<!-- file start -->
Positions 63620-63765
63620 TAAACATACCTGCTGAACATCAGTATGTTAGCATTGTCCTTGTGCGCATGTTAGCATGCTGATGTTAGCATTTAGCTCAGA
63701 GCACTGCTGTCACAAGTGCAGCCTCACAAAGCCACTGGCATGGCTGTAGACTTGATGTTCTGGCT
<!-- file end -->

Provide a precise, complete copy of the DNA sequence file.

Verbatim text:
Positions 63620-63765
63620 TAAACATACCTGCTGAACATCAGTATGTTAGCATTGTCCTTGTGCGCATGTTAGCATGCTGATGTTAGCATTTAGCTCAGA
63701 GCACTGCTGTCACAAGTGCAGCCTCACAAAGCCACTGGCATGGCTGTAGACTTGATGTTCTGGCT